Regev said that her hospital had noted a “significant” drop in infections and a jump in antibodies in those who had received a second dose and anticipated that this would start to impact virus numbers in the coming weeks.

Health Ministry Deputy Director Itamar Grotto told Channel 13 on Friday that health officials fear the entrance of more virus variants from abroad and are recommending reducing international travel.

“Within the country, we are successfully vaccinating and the lockdown is starting to show results,” Grotto said, but due to variants, “Our recommendation is to reduce as much as possible travel from Israel for a short time.”

After more Israelis are vaccinated, the public will be better protected against future outbreaks of virus variants and travel restrictions could ease, he said.

Studying the new variant

Maria Van Kerkhove, the World Health Organization’s technical lead on COVID-19, said studies were underway to look at the transmission and severity of new virus variants.

She said so far “they haven’t seen an increase in severity” but that more transmission could lead to “an overburdened health care system” and thus more deaths.

British officials say they are confident that the vaccines that have been authorized for use against COVID-19 will be effective against the new strain identified in the country.

But Vallance said scientists are concerned that variants identified in Brazil and South Africa could be more resistant to vaccines, adding that more research needs to be done.

Concerns about newly identified variants have triggered a spate of new travel restrictions around the world. Many countries have closed their borders to travelers from Britain, and the UK has halted flights from Brazil and South Africa.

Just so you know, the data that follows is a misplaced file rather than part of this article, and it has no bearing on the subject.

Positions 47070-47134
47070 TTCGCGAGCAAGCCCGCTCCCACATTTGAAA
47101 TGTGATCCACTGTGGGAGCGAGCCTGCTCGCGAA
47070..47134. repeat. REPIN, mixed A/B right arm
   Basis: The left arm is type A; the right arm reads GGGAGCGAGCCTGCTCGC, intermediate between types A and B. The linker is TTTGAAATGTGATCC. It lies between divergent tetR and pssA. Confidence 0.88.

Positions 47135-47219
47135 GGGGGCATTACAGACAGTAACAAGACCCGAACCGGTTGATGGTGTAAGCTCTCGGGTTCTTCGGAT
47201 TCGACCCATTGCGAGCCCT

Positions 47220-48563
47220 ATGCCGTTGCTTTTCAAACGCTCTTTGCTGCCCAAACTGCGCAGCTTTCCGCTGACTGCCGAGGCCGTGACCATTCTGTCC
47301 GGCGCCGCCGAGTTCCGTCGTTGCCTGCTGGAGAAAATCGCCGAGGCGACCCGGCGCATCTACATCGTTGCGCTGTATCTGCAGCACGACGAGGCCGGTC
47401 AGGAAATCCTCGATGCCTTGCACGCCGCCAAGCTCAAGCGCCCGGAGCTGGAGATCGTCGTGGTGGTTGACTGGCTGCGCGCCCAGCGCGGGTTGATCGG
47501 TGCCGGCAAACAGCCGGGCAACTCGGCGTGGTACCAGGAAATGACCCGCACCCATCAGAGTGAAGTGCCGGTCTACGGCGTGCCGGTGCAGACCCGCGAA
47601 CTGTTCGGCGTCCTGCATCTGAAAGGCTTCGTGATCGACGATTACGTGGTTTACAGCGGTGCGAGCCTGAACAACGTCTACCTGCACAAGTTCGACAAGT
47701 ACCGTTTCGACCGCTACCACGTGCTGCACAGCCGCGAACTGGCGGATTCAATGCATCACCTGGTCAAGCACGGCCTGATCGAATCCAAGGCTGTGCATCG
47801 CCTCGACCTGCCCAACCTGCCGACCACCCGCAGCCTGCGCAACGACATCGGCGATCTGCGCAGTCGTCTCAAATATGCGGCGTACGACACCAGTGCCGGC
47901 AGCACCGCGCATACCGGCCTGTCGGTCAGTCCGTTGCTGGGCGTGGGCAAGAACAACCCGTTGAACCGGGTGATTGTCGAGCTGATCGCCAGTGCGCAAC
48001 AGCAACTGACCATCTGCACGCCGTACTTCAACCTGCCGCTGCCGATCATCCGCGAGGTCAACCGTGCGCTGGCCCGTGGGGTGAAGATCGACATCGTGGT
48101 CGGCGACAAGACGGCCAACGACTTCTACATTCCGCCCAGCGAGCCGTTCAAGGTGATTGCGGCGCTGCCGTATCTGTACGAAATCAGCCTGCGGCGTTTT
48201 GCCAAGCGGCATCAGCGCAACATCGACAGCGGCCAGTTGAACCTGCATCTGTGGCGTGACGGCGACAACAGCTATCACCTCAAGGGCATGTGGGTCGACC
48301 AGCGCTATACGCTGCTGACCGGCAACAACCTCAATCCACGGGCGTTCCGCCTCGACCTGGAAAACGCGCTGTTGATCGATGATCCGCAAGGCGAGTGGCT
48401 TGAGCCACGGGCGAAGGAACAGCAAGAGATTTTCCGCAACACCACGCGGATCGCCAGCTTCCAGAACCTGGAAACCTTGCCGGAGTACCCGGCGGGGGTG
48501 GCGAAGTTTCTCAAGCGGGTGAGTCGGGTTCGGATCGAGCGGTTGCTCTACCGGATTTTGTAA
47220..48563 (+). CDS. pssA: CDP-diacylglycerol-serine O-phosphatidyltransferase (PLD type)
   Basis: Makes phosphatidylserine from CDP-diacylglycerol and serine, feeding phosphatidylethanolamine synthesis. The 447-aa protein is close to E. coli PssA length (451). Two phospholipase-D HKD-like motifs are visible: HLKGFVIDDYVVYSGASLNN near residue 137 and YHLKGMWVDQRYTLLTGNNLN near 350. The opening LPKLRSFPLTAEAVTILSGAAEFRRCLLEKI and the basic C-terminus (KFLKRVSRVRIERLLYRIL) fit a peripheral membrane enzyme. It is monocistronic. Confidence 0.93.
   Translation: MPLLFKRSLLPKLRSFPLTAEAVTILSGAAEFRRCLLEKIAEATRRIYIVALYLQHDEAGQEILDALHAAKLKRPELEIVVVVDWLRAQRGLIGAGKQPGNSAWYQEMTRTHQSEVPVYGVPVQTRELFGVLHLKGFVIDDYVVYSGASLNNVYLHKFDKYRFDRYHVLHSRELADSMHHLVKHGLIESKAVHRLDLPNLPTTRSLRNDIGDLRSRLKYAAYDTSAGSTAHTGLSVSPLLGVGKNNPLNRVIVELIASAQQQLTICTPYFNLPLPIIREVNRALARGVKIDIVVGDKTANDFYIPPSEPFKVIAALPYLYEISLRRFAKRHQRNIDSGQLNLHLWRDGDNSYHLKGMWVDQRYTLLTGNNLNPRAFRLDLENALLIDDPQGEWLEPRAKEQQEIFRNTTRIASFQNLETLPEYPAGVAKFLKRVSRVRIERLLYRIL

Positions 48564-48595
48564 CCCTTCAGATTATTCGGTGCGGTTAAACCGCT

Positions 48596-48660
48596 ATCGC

A man eats takeaway food on the steps of St. Paul’s Cathedral, in the City of London financial district of London, Friday, Jan. 22, 2021, during England’s third national lockdown since the coronavirus outbreak began. (AP Photo/Matt Dunham)

Prime Minister Boris Johnson said there could be further restrictions.

“We may need to go further to protect our borders,” he said.

Britain has recorded 95,981 deaths among people who tested positive for the coronavirus, the highest confirmed total in Europe.

The UK is currently in a lockdown in an attempt to slow the latest surge of the coronavirus outbreak. Pubs, restaurants, entertainment venues and many shops are closed, and people are required to stay largely at home.

The number of new infections has begun to fall, but deaths remain agonizingly high, averaging more than 1,000 a day, and the number of hospitalized patients is 80% higher than at the first peak of the pandemic in the spring.

Johnson, who has often been accused of giving overly optimistic predictions about relaxing coronavirus restrictions, sounded gloomy.

“We will have to live with coronavirus in one way or another for a long while to come,” he said, adding that “it’s an open question” when measures could be eased.

“At this stage you’ve got to be very, very cautious indeed,” he said.